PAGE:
I wonder if 25 years after the last Roman legionary left Aquincum (Budapest), some crazy old Pannonian woman wept over the ruins of empire and didn't want the buildings to be pilfered for new homes? I'm having a sort of existentialist crisis this week anyway and the days have thrown some odd events at me. This morning was the last straw. It's five years since I've been to Budapest and today on the Metro I asked which line went to Moskva tér … and was told it was now Szél Kálmán tér. wtf? Who ordered my past to be taken away? For the longest moment on the metro train I had the sensation of having fallen out of my own life; I felt I was on another planet. Then I began to cry; I tried really hard not to have a public meltdown but it did get noticed and people were kind. Idiot tourist weeping. Shocked at a change of name. Undoubtedly it's high time that the last remnants of Soviet overlordship are finally removed. But that was the paradox of Moskva tér: always a pretty hideous bit of Soviet architecture asserting the colonial presence and then the unwelcome memory of what that had implied, but with the years it acquired an ugly charm. I wonder if one should sweep away the names of the conquerors? I cried this morning because in some way entirely personal to myself I needed that memento to stay in order to substantiate the sixty years my father spent in exile after WWII and the reason I never met my grandparents and didn't meet my father's family till 1990. Moskva tér as an entity was a paradox, and was recognised as such, being the site of many art “actions”, but I would argue that is the nature of history.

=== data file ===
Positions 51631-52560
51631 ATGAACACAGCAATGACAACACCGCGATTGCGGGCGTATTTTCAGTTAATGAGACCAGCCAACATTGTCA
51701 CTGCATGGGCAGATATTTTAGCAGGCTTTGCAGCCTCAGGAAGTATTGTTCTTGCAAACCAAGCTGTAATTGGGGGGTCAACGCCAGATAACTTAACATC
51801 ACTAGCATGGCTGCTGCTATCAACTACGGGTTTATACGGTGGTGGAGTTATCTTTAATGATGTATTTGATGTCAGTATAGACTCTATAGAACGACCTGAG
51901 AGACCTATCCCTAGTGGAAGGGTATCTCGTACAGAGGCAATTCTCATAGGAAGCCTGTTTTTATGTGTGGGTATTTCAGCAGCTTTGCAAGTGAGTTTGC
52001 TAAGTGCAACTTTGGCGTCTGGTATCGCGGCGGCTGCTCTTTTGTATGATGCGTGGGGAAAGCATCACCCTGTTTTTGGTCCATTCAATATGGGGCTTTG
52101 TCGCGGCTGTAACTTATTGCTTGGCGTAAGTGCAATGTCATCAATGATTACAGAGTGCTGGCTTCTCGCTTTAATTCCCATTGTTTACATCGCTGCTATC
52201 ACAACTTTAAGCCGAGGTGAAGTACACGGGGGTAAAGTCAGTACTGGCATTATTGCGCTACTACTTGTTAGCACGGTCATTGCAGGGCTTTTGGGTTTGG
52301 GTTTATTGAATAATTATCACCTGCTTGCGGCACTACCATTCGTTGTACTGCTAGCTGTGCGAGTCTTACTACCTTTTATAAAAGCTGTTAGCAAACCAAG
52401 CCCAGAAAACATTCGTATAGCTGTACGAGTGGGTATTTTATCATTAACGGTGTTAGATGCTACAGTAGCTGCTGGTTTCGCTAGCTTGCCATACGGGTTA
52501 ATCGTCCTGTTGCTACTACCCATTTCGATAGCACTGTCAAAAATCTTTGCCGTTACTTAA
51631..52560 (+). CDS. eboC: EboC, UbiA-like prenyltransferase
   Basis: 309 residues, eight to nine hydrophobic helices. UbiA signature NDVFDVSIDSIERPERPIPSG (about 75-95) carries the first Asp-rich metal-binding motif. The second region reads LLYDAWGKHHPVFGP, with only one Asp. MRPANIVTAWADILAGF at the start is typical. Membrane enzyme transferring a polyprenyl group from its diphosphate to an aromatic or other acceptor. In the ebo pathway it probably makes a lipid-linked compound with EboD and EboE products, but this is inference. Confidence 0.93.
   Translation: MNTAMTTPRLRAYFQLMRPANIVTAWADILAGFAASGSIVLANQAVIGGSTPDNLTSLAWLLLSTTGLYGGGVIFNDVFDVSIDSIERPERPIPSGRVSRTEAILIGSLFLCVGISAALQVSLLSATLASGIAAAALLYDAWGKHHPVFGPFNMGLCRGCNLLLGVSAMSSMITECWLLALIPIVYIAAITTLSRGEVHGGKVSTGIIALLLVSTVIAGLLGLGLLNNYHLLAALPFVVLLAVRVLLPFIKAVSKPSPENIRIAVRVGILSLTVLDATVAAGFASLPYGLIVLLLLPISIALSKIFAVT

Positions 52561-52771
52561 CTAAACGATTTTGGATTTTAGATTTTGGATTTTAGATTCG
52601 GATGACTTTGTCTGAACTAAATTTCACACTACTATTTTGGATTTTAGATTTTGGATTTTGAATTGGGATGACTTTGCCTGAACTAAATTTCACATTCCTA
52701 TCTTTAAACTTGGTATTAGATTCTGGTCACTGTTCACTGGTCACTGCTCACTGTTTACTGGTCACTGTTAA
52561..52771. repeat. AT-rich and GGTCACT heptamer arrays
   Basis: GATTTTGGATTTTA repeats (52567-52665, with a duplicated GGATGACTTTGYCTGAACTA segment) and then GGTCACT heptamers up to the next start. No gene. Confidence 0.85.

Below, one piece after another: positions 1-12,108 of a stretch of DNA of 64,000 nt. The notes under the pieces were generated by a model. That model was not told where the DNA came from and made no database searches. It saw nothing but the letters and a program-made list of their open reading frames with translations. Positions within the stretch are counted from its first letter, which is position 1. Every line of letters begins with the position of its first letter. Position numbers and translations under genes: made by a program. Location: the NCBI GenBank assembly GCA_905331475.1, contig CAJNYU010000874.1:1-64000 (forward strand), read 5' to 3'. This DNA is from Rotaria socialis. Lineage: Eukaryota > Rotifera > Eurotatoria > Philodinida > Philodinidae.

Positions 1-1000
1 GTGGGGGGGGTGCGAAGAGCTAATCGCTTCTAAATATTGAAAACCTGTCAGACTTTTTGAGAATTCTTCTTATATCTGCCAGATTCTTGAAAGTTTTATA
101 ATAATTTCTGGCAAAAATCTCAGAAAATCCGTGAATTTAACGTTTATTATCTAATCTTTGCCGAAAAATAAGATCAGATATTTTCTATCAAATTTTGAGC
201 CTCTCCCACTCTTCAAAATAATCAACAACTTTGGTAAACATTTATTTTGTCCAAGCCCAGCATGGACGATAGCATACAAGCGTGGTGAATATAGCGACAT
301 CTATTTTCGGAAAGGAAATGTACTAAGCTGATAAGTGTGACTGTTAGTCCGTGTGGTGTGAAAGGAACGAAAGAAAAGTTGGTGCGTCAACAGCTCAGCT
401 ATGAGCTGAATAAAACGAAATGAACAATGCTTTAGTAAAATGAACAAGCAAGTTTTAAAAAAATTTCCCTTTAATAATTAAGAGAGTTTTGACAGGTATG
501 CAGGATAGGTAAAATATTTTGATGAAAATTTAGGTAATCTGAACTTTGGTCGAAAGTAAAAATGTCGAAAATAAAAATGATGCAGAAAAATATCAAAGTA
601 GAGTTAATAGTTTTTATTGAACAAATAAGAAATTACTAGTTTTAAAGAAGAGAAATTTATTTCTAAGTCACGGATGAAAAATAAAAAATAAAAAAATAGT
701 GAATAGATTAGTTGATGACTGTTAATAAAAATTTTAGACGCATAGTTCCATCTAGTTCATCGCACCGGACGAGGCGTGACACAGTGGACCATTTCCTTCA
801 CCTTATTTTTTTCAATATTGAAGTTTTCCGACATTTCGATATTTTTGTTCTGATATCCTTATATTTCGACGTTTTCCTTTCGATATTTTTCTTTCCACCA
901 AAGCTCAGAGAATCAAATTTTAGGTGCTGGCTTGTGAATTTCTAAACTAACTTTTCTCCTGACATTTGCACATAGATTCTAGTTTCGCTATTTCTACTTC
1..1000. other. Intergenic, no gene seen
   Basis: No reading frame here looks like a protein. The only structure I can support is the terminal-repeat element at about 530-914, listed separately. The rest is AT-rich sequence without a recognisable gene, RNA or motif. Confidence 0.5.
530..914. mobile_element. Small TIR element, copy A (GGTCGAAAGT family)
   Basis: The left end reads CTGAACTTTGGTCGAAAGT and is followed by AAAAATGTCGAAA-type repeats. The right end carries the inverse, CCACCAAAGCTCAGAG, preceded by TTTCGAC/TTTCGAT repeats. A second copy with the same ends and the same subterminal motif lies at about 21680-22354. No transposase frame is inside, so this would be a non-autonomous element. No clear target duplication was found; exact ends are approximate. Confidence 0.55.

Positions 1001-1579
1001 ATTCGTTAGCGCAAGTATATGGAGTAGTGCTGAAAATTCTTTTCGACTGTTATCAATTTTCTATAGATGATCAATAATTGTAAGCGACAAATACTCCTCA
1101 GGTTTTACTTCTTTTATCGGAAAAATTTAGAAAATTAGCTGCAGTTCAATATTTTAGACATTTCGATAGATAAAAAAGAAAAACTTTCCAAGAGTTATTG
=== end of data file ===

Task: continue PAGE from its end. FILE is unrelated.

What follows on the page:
what have they done with my past?
by Anna-Marya Tompa August. 05, 2015 1910 views